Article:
In addition, the element of personality and movement comes largely from the Myers Briggs and the Enneagram Personality Typologies as well as other lesser-known systems. Primarily, the treatment methods focus on helping individuals use personality strengths and their awareness of themselves to move toward greater health in concrete, measurable ways. Clients don’t have to become students of the theories or disciples of a belief system in order to benefit from the methods.
Many of the techniques, methods, and tools used in WHaT Therapy (TM) are original, specific to individuals and intended to be accessible and effective. Others stem from modalities in Reality Therapy, Motivational Interviewing, Dialectical Behavior Therapy (DBT), Emotionally Focused Couples Therapy and Emotion Focused Individual Therapy, Cognitive Behavioral Therapy (CBT) Relational Life Therapy, (Terry Real), Rational Emotive Behavior Therapy, Gestalt, Experiential Therapy, Existential Therapy, and Mindfulness Based Cognitive Therapy (MBCT).
Why was Whole Human Therapy developed?
Based on the premise that going to the core of an issue is more effective than treating thoughts, feelings, or behavior, Whole Human Therapy helps clients from the inside out after assessing individual personality, movement, and strengths.
Its development grew out of these basic values and insights:
- All humans are intrinsically valuable and being human (not perfect) is the point.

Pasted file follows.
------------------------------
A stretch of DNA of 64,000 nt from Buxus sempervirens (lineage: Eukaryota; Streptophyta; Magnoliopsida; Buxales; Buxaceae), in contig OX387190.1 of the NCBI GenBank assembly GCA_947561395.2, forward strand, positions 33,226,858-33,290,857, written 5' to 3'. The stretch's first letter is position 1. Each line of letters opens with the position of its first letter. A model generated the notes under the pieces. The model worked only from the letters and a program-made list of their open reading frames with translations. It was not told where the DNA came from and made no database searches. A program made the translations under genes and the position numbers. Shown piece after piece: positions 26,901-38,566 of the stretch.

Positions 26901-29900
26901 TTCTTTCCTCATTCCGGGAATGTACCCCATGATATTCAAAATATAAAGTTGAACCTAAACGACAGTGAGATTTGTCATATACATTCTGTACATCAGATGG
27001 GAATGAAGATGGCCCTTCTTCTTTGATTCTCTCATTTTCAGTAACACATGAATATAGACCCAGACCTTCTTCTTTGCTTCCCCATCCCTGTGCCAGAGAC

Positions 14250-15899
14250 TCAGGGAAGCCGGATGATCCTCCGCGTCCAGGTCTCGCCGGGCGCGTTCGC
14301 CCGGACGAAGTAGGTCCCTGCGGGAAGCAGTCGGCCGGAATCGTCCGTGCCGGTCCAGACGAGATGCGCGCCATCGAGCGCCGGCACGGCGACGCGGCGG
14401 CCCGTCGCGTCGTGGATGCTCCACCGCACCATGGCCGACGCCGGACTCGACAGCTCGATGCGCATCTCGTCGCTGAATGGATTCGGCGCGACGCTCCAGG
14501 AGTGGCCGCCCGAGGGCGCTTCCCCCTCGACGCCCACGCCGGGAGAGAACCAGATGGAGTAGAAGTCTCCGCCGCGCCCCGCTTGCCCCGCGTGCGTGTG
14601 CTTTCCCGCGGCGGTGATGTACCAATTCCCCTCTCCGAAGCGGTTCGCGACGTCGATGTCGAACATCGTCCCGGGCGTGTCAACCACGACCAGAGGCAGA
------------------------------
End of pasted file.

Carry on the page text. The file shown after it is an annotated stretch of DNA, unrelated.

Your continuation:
- When we experience being seen accurately, understood (some of us need to be understood deeply) and accepted unconditionally, this resonates as LOVE no matter what kind of relationship provides this. And it must happen in the therapist’s relationship toward the client.
- It’s up to the therapist to see accurately, understand, accept AND then provide the path toward healing that matches how the client is made, not expect the client to respond to the method that works for most people.
- Most “mindfulness-based” therapies include the mind/body connection but this is not enough…not even for brain-first people. Neglecting the separate realm for the heart leaves everyone weaker. And while feelings can register in the body, and be managed with thoughts, acknowledging this whole other zone legitimizes people who are heart-first and makes expansive growth, connection, and truly fulfilling relationship possible for all types.
- Heart-centered people present a unique challenge to common therapy approaches and many have previously been labeled super sensitive, too emotional, unregulated or any number of other negative, even pathology-biased diagnoses. Even therapists and therapy in general ask them to “be more logical.” That’s not respectful enough.
- Many body-centered people need therapy to be results and movement-oriented. They might not ordinarily be a good match for therapy and often don’t choose it unless a relationship is threatened or something catastrophic happens. When they show up, they deserve methods that match.
WHAT makes Whole Human Therapy different?
- Most therapy approaches choose to change behavior, address thoughts, OR manage feelings but this approach is not enough. Real growth happens when growth happens at the core level.
- Sometimes holistic therapy keeps people away from an approach that can really help. WHaT Therapy is deliberately not woo woo, it is not zealotry, and, while it respects the complexity of humans, it’s not complex. It offers simple, practical, and effective solutions to dynamic problems.
- Traditional therapy is not for everyone. WHaT Therapy works with the way people are made, not against it. It doesn’t ask people to fit into standard “treatment.” It’s also not ethereal, but concrete, experiential, and measurable. It does not require study of theory, discipleship, or adherence to belief in a system. It’s neuro-science, evidence, and skills-based. It gets results.